Are stories with sad endings alright for very small children (preschoolers and n

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  1. anusha15 profile image87
    anusha15posted 2 years ago

    Are stories with sad endings alright for very small children (preschoolers and nursery)?

    My little son gets a little upset when the stories recited to him have sad endings. He especially doesn't like if any of the characters end up dead -- even when those characters are villainous. One of the reasons could be, that these characters, who are wild animals more often than not, feature with heroic characteristics in other stories. I try to modify endings so that bad guys end up in jail instead of dead. Sometimes I wonder, if such stories & moral lessons they bring by associating with this ultimate and irreversible truth of life, are a little too harsh for little ones?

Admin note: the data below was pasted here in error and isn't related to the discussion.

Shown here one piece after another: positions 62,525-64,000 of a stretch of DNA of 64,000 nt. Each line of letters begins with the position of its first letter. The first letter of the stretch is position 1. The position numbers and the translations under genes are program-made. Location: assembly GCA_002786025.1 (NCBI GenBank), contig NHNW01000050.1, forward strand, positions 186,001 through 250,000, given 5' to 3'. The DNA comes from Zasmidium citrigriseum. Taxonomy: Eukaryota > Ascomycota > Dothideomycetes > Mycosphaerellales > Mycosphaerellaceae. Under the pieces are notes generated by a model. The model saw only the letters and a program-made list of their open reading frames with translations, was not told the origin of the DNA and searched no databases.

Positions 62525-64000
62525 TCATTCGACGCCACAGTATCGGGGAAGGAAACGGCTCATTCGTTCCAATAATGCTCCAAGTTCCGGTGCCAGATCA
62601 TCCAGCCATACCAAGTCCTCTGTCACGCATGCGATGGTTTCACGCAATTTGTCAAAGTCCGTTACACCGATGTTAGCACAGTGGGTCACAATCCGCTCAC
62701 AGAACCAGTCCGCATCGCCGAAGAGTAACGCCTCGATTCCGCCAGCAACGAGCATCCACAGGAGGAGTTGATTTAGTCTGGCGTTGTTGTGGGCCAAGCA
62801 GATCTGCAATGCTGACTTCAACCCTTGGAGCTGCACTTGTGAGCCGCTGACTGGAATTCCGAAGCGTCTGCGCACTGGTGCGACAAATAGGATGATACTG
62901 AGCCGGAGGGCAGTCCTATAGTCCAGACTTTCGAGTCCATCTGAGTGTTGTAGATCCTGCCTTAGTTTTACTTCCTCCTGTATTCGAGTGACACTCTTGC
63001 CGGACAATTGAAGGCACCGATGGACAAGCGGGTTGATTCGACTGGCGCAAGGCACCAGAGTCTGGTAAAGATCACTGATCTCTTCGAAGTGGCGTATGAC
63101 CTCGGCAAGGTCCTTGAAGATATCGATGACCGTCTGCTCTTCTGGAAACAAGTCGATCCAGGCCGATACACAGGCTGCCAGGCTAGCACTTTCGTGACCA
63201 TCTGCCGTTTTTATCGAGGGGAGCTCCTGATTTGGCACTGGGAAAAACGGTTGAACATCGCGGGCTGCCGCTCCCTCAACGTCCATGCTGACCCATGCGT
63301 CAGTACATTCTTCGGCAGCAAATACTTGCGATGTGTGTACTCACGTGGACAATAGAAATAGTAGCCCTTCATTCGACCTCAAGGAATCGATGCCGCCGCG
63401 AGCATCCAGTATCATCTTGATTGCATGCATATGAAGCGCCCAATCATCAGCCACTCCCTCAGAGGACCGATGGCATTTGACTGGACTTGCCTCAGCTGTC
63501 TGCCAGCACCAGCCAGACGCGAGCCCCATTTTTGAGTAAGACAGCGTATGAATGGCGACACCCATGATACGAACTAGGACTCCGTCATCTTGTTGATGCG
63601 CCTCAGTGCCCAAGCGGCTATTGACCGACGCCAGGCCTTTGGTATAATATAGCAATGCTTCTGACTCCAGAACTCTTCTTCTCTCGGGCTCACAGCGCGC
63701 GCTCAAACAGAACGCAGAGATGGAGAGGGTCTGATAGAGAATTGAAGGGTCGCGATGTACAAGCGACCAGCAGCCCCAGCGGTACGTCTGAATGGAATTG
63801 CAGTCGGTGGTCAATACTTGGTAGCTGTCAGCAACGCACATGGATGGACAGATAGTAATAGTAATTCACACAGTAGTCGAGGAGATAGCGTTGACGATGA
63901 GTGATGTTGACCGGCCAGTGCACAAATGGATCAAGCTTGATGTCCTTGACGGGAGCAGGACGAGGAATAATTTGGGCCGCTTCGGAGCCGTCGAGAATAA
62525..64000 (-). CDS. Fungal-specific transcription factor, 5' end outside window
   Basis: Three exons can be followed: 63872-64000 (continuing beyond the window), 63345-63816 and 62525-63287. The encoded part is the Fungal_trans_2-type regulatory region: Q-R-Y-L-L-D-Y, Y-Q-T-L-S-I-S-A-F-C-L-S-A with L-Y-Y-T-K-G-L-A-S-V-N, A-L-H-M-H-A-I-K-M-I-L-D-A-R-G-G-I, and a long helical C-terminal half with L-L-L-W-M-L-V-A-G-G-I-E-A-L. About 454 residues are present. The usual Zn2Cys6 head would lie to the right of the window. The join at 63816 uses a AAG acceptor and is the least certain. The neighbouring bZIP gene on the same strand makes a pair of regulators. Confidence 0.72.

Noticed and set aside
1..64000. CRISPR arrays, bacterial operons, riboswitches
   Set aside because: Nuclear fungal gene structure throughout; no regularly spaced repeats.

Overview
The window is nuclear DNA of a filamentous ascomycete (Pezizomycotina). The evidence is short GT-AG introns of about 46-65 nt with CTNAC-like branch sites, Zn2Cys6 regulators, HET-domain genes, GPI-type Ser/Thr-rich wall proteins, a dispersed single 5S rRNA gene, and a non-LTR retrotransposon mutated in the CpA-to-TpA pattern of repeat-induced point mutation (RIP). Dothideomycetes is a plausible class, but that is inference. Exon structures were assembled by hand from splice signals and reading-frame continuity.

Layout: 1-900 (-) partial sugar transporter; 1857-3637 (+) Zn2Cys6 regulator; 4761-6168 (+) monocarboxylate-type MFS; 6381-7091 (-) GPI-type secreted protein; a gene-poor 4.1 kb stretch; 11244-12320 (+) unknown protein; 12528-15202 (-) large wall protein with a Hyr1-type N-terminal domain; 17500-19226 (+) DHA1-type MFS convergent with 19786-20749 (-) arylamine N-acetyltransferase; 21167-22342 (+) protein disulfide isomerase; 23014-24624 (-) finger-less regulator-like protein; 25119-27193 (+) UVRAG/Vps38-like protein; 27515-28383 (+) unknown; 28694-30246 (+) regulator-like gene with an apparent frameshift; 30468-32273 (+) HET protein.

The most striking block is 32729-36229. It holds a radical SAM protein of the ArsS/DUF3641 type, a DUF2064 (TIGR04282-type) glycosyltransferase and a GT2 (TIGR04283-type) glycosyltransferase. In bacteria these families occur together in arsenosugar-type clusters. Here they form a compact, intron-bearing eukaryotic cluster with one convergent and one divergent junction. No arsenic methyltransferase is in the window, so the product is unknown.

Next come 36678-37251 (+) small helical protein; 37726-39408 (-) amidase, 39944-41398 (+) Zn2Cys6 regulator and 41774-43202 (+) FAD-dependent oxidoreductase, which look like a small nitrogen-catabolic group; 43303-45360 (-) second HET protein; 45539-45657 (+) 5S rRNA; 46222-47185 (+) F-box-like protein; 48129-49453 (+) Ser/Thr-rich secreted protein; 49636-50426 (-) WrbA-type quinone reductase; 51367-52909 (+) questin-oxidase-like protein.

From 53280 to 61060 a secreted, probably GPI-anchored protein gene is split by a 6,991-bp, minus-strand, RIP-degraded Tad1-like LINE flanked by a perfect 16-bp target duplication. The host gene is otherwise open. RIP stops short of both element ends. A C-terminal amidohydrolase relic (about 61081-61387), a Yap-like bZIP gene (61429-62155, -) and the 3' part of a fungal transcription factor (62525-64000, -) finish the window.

2. The Honest Mommy profile image60
    The Honest Mommyposted 2 years ago

    I think it is a maturity thing.  Some 3 to 5 year olds can take it.  Some cannot.  I think it's personal preference smile

  3. dashingscorpio profile image87
    dashingscorpioposted 2 years ago

    I guess it depends on the child. You have to know them very well.
    Back when I was growing up parents didn't worry about things like that. I remember a version of "Little Red Ridding Hood" where the wolf ate the grandmother and a lumberjack used an ax to kill the wolf and free her. We also had violent nursery rhymes.
    "There was an old woman who lived in a shoe. She had so many children, she didn't know what to do; She gave them some broth without any bread; Then {whipped them} all soundly and put them to bed."
    Even children's prayers ended with "If I should {die} before I wake, I pray the Lord my soul to take." No child should be concerned about their mortality especially before going to bed each night.
    We also had the following famous violent lullaby sung to us.
    "Rock-a-bye, baby, in the tree top. When the wind blows the cradle will rock. When the bough breaks the cradle will fall. {Down will come baby, cradle and all.}" Most of us kids simply drifted off to sleep
    A while back an article was written in a U. K. newspaper asking if Grimm's Fairy Tales are "too scary for (modern children)"